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WE KNOW WHERE YOU LIVE – Finborough Theatre, London.

Gary-Beadle-Paddy-Navin-Matt-Whitchurch-and-Daniel-York-in-We-Know-Where-You-Live-Cr-Alex-Fine-700x455“Gentrification” is a word that inevitably crops up in any conversation about the London property market. Affluent young upstarts move into an up-and-coming area, and before you know it, it’s all beards, cereal cafés and free-range quinoa. But what of the people who’ve been there since they were born? We Know Where You Live aims to examine the culture clash between the long-term residents who are desperate for regeneration, and the new arrivals who want to preserve its edgy urban feel for posterity (and have a cereal café) – and it mostly succeeds.

The play is a little chaotic, zipping about between a young couple who are just getting their first shoebox flat together and the fractious relations between what’s left of the Residents Association, all affected by some strange and ominous goings-on in the local area. While there are a few revelations about the history of the people, none of them quite feel like the monumental bombshells that they were perhaps meant to be.

The play does however take a good hard look at the microcosm of a community that is barely clinging on by its fingernails in the face of surreptitious social cleansing, and it does this very well. Gary Beadle (best known as Paul Trueman in Eastenders) plays the officiously straight-laced socialist Roy, who delivers some cracking one-liners with panache, bringing even the most heated debate to a juddering halt – a real masterclass in less-is-more characterisation. Paddy Navin makes for a very prickly and passive aggressive Mary, and she really keeps you guessing about her true agenda for the place. Daniel York brings a lot of complexity to the irascible Keith, a man who has struggled with life after leaving the armed forces and has a real vulnerability underneath all the bravado. There is an interesting dynamic as the cantankerous trio have long grown sick of each other, but cannot face the abject loneliness of life without their company.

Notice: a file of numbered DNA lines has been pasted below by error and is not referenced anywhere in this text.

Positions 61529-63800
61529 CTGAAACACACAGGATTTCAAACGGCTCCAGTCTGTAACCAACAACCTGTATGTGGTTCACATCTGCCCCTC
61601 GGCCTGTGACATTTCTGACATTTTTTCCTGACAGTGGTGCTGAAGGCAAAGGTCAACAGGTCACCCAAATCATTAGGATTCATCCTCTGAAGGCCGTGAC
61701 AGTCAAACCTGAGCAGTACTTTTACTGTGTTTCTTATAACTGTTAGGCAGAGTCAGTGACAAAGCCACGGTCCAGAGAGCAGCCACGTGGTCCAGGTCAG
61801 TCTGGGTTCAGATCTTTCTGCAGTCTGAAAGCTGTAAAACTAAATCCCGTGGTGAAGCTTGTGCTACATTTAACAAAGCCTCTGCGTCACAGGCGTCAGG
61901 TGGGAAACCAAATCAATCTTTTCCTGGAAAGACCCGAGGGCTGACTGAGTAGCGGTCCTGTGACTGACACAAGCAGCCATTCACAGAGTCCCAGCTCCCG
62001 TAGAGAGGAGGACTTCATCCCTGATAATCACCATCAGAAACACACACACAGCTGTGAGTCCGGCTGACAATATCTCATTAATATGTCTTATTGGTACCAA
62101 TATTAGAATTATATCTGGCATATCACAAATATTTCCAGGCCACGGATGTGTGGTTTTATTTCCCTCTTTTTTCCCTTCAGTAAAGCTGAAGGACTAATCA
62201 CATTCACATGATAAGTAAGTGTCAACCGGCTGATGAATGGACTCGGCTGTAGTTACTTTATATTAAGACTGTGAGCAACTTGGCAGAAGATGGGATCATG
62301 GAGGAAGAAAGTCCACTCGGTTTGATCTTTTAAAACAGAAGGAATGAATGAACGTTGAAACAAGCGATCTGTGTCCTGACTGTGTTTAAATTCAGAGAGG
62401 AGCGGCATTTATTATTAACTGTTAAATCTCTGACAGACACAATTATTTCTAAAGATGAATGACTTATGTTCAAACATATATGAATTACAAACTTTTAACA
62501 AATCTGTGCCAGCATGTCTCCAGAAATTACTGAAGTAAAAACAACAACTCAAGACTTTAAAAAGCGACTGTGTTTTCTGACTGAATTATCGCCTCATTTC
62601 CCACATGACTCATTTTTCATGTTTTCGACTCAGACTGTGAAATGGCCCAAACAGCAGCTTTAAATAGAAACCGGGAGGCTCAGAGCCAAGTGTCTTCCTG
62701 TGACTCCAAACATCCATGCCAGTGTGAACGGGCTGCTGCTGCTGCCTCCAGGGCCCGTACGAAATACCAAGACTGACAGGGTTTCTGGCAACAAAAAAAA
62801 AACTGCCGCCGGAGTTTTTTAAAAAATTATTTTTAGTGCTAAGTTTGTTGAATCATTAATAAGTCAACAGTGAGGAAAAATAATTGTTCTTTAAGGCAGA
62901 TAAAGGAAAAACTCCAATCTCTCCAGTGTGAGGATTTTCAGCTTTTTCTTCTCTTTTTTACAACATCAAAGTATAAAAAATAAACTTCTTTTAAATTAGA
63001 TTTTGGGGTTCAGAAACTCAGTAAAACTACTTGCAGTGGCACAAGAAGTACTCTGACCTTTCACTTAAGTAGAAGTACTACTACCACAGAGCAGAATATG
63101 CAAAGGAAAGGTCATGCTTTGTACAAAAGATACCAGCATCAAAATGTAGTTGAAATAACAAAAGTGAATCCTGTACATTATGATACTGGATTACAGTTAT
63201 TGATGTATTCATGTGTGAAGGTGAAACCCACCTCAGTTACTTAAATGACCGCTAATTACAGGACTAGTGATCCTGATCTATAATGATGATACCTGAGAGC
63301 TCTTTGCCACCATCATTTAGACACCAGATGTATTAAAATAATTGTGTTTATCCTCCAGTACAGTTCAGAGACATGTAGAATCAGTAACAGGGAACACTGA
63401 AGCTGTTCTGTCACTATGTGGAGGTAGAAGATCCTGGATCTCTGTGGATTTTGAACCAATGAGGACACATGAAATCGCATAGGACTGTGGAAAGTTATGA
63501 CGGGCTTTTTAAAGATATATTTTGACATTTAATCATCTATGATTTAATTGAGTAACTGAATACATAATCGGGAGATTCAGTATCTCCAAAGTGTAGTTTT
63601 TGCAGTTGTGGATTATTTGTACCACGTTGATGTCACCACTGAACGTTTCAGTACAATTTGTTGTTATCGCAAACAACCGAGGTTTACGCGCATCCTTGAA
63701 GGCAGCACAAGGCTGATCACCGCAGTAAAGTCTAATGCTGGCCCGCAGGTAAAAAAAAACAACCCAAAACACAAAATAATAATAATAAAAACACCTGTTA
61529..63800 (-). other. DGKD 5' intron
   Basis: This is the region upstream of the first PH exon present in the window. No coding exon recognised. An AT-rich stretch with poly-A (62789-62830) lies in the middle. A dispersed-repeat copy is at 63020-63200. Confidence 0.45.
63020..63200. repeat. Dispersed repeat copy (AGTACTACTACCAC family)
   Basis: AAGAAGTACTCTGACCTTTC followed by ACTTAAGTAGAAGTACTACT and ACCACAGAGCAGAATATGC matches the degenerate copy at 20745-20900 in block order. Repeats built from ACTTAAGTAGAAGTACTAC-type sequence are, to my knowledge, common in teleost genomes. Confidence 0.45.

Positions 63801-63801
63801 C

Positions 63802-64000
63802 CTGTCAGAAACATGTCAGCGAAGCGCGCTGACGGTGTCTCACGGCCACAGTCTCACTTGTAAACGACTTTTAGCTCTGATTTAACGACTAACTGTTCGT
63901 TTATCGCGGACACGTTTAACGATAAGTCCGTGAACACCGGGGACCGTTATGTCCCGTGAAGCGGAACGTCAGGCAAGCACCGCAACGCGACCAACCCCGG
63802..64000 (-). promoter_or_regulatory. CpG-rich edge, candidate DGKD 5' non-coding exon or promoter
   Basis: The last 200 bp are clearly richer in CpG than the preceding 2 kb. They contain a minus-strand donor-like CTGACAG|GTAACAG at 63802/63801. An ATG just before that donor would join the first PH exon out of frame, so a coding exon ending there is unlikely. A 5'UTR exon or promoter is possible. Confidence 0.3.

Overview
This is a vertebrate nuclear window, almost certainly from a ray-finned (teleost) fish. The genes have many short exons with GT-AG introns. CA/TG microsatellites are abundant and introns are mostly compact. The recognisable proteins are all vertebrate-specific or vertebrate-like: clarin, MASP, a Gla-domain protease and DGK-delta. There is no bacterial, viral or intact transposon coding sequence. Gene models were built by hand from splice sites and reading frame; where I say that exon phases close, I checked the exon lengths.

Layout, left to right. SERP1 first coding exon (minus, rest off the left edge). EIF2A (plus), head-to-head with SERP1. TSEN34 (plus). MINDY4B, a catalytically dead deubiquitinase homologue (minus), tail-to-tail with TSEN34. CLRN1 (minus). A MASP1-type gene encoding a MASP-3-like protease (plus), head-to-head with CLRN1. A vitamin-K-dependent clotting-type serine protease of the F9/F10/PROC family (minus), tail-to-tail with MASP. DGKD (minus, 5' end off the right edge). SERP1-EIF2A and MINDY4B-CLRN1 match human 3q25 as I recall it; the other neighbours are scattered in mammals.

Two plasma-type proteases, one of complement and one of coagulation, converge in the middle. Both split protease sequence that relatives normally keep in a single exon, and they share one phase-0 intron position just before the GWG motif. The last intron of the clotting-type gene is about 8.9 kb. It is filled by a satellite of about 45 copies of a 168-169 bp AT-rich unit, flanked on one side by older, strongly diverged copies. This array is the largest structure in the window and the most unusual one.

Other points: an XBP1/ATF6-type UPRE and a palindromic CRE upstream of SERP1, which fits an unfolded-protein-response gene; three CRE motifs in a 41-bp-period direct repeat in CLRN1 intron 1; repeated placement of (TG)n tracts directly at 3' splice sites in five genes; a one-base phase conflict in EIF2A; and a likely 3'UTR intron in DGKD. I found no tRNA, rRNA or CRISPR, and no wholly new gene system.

The latest arrivals who have come laden with boxes “to claim the city for their own” are the perky Asma (Ritu Arya) and sensible intern Ben (Matt Whitchurch) who try to run rings around the odious Estate Agent (Ross Hatt), calling his bluff on the snappy slogans and property spiel. But the cracks in their relationship slowly start to appear as the reality of life in London is a long way from the dream. The writing does a J.B. Priestley and brings itself neatly back to a diversion on the beginning, but it does feel like we’re missing a vital piece of the plot for the ‘twist’ to have full impact.

A pertinent piece about the contentious issue of old versus new, and who gets to decide what’s best for London.

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Reviewed 03/08/2015

By Gail Bishop
@gailebishop

2nd – 18th August 2015
Finborough Theatre, London, SW10 9ED. 

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